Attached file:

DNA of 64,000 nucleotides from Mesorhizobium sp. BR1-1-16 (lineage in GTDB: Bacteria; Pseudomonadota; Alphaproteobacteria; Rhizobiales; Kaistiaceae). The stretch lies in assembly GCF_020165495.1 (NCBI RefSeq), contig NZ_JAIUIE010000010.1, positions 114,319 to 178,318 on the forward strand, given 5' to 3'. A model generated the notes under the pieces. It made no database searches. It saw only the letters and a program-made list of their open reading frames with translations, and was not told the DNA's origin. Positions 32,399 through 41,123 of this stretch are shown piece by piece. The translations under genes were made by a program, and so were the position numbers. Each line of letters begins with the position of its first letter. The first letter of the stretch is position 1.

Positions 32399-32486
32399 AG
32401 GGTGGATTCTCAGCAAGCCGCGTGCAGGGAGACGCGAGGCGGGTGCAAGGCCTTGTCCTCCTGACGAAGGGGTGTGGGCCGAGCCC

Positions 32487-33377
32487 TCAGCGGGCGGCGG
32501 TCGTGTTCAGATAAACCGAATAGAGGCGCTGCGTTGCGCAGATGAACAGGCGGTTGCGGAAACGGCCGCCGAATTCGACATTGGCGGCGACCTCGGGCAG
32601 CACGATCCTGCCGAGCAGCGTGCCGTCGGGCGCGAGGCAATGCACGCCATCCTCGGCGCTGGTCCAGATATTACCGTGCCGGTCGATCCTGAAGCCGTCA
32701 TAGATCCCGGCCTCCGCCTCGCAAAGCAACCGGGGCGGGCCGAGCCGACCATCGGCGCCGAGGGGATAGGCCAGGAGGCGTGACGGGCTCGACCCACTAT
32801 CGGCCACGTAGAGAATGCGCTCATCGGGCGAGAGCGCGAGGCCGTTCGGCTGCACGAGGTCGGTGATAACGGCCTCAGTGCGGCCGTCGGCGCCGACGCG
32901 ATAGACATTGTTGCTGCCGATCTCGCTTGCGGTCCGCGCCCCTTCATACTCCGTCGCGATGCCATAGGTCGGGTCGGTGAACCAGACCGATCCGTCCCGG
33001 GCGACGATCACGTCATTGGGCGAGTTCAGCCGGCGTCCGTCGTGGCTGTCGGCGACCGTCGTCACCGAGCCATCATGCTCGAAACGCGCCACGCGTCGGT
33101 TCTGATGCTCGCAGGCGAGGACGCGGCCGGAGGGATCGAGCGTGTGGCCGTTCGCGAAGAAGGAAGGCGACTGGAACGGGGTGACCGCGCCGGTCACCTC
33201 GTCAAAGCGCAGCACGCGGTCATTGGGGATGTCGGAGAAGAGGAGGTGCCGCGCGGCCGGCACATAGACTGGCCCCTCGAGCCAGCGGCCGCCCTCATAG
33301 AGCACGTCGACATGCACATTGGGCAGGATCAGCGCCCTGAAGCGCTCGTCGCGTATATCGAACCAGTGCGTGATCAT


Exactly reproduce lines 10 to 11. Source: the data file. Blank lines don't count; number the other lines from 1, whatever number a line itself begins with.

32801 CGGCCACGTAGAGAATGCGCTCATCGGGCGAGAGCGCGAGGCCGTTCGGCTGCACGAGGTCGGTGATAACGGCCTCAGTGCGGCCGTCGGCGCCGACGCG
32901 ATAGACATTGTTGCTGCCGATCTCGCTTGCGGTCCGCGCCCCTTCATACTCCGTCGCGATGCCATAGGTCGGGTCGGTGAACCAGACCGATCCGTCCCGG